For me to have revealed who I truly was while growing up would’ve exposed me to real danger — name-calling, bullying, and very possibly violence. But just like superheroes, when we are able to finally express our secret identity, that unbridles our own unique and special superpower: to be true to who we are!

(Image credit: Julie Maroh (DC))
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Nrama: Why do you think it was important that this wasn’t simply a superhero story? 

Sanchez: It makes an iconic superhero more real, more multi-dimensional, and therefore more powerful in a reader’s imagination. The DC editors encouraged me to really flesh out the characters by focusing on the emotional core of the story. In Jake’s case, that includes being forced to deal with his sexuality, coming out, friendships, crushes, and bullying. 

Nrama: Many people know Aqualad from the Young Justice cartoon, where he’s also queer. Are there other elements from that show you wanted to add into this story? 

Sanchez: The element that immediately comes to mind are the markings on Aqualad’s arms. I thought they looked so cool, but I wondered what it would feel like emotionally for a teen to have markings like that, and not know what they were, and feel embarrassed about other people seeing them. The markings add to Jake’s confusion about feeling different, like a fish out of water. I loved writing a superhero story that focuses on real-life challenges a teenage superhero might face.

(Image credit: Julie Maroh (DC))
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Nrama: What made you want to work with DC on this story? 

Sanchez: The idea of contributing to a universe of icons — Superman, Batman, Wonder Woman, Aquaman. 

Also, the challenge of writing my first graphic novel excited me. And the privilege of working with Julie Maroh, the amazing illustrator of Blue is the Warmest Color, was a phenomenal opportunity.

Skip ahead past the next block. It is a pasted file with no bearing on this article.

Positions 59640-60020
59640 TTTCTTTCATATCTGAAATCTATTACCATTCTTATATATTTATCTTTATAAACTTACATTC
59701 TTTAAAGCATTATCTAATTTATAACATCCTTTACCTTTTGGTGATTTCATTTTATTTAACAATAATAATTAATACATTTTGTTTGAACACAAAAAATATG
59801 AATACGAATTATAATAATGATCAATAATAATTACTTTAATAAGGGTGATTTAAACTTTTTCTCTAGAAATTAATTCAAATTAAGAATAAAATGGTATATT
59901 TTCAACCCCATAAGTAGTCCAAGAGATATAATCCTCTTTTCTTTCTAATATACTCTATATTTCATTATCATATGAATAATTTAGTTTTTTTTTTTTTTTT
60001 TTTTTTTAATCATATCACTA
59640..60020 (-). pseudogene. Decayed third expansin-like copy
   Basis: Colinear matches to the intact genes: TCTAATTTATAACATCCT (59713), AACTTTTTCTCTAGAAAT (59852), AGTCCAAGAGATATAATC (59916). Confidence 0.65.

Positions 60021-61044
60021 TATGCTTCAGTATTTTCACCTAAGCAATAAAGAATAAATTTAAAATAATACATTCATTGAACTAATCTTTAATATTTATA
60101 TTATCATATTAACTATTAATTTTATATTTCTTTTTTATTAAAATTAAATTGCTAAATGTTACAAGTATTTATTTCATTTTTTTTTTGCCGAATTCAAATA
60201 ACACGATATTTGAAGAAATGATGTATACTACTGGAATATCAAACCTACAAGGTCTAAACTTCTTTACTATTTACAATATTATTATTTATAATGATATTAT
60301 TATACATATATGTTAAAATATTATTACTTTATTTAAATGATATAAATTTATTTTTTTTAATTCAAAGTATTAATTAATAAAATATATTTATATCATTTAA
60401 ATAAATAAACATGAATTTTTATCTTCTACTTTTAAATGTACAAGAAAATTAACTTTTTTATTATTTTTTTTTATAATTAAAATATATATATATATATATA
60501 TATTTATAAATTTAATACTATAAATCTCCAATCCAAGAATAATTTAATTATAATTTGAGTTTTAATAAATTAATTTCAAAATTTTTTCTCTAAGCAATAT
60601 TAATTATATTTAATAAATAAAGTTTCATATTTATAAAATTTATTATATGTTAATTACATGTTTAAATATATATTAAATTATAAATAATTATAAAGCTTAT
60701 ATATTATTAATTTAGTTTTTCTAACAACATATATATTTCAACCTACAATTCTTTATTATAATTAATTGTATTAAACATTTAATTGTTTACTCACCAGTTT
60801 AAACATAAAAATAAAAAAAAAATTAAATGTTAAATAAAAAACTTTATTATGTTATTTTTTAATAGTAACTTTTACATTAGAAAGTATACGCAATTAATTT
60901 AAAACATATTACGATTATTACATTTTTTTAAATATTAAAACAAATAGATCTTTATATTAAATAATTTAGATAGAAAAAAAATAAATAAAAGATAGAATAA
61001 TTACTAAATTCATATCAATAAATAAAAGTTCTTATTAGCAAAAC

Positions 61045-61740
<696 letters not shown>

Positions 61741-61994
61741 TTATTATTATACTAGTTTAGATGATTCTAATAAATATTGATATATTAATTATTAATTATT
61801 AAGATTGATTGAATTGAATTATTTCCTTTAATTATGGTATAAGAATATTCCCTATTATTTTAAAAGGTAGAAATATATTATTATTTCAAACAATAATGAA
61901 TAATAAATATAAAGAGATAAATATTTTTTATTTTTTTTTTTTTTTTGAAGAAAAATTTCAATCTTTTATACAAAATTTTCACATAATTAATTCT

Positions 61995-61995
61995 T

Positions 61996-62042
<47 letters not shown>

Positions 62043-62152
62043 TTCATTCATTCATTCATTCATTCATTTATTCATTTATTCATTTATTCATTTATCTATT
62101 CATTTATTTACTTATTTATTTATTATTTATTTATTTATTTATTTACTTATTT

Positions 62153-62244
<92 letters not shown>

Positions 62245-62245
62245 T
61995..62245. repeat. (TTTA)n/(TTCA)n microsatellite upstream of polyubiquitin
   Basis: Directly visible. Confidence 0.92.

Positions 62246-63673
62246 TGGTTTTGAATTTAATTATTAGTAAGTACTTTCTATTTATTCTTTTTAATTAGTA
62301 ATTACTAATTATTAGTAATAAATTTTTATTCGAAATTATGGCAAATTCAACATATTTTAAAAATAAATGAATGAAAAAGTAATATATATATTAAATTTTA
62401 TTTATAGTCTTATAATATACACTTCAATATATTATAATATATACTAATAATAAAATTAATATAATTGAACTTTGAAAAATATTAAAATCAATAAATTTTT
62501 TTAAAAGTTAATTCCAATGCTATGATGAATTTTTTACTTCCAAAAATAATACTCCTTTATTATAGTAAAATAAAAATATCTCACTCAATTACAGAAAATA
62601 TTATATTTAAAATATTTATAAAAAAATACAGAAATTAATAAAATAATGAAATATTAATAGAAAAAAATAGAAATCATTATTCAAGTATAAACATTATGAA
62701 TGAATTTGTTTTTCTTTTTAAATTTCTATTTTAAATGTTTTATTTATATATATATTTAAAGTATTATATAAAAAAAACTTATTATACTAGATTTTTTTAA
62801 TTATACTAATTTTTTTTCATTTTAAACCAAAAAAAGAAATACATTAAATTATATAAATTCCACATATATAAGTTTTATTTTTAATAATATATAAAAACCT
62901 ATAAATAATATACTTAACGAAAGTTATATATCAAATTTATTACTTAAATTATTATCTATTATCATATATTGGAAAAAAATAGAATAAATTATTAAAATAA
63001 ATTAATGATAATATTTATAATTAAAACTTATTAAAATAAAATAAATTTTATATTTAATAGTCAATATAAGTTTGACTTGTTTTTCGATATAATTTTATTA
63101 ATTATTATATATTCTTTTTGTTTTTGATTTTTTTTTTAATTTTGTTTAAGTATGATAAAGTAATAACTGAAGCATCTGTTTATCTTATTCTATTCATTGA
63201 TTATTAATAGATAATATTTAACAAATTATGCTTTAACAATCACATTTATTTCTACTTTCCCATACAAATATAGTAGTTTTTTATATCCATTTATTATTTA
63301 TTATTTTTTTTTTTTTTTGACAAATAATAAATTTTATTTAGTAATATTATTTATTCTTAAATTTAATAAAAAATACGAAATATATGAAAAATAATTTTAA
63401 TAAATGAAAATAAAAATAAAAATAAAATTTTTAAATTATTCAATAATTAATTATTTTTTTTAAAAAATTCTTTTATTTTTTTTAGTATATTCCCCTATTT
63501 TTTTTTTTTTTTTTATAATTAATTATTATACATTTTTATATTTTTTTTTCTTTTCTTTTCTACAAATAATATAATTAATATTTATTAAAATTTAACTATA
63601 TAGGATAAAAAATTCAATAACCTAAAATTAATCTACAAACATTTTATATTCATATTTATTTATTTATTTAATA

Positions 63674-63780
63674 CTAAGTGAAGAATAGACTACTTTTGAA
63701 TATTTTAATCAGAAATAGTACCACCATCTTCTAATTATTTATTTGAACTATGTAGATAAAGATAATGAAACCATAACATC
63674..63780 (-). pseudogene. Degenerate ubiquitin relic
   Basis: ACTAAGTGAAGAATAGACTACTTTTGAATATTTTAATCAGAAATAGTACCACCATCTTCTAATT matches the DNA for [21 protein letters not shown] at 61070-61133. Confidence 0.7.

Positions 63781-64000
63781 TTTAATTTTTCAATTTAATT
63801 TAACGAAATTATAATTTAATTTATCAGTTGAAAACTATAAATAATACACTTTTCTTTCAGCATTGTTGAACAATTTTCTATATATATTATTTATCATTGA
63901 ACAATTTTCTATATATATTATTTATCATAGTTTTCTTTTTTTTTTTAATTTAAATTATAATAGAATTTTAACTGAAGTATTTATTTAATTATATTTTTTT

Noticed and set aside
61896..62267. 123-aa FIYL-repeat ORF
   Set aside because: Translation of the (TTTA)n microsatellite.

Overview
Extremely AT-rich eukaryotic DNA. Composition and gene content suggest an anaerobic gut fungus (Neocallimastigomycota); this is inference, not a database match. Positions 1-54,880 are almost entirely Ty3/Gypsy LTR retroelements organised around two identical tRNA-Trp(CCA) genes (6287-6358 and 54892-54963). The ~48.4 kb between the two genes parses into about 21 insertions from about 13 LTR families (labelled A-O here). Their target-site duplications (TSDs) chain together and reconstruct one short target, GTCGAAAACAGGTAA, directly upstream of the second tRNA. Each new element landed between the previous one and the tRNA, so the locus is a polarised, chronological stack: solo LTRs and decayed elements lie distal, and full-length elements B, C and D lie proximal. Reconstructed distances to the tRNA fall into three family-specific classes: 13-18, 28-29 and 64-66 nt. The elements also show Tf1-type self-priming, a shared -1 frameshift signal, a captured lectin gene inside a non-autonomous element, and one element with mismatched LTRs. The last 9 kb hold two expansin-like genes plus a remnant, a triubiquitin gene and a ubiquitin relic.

Nrama: Any plans for a sequel? 

Sanchez: Nothing is definite yet, but I would love to work on a continuation of Jake’s story in a sequel, and maybe even a series.

Nrama: Would you like to have Atlantis more involved if you do another story? 

Sanchez: I would LOVE to involve Atlantis! One of my favorite sports as a teen was scuba diving, and it rocks my imagination to think what it would be like to actually visit an underwater city-state. 

Nrama: What other DC characters would you like to work on with the same graphic novel treatment?

Sanchez: Any of them! If I had to choose, I guess my first choice would be Aquaman. I would love to explore what being a teen was like for him, especially since he’ll eventually meet up with Aqualad. I would love to explore the similarities and differences of these two heroes with aquatic powers who come from very different backgrounds. I would also love to explore Black Manta as a teen, and how he became a super villain! There are so many stories to write!

Kat Calamia
Kat Calamia

Kat has been working in the comic book industry as a critic for over a decade with her YouTube channel, Comic Uno. She’s been writing for Newsarama since 2017 and also currently writes for DC Comics’ DC Universe - bylines include IGN, Fandom, and TV Guide. She writes her own comics with her titles Like Father, Like Daughter and They Call Her…The Dancer. Calamia has a Bachelor’s degree in Communications and minor in Journalism through Marymount Manhattan and a MFA in Writing and Producing Television from LIU Brooklyn.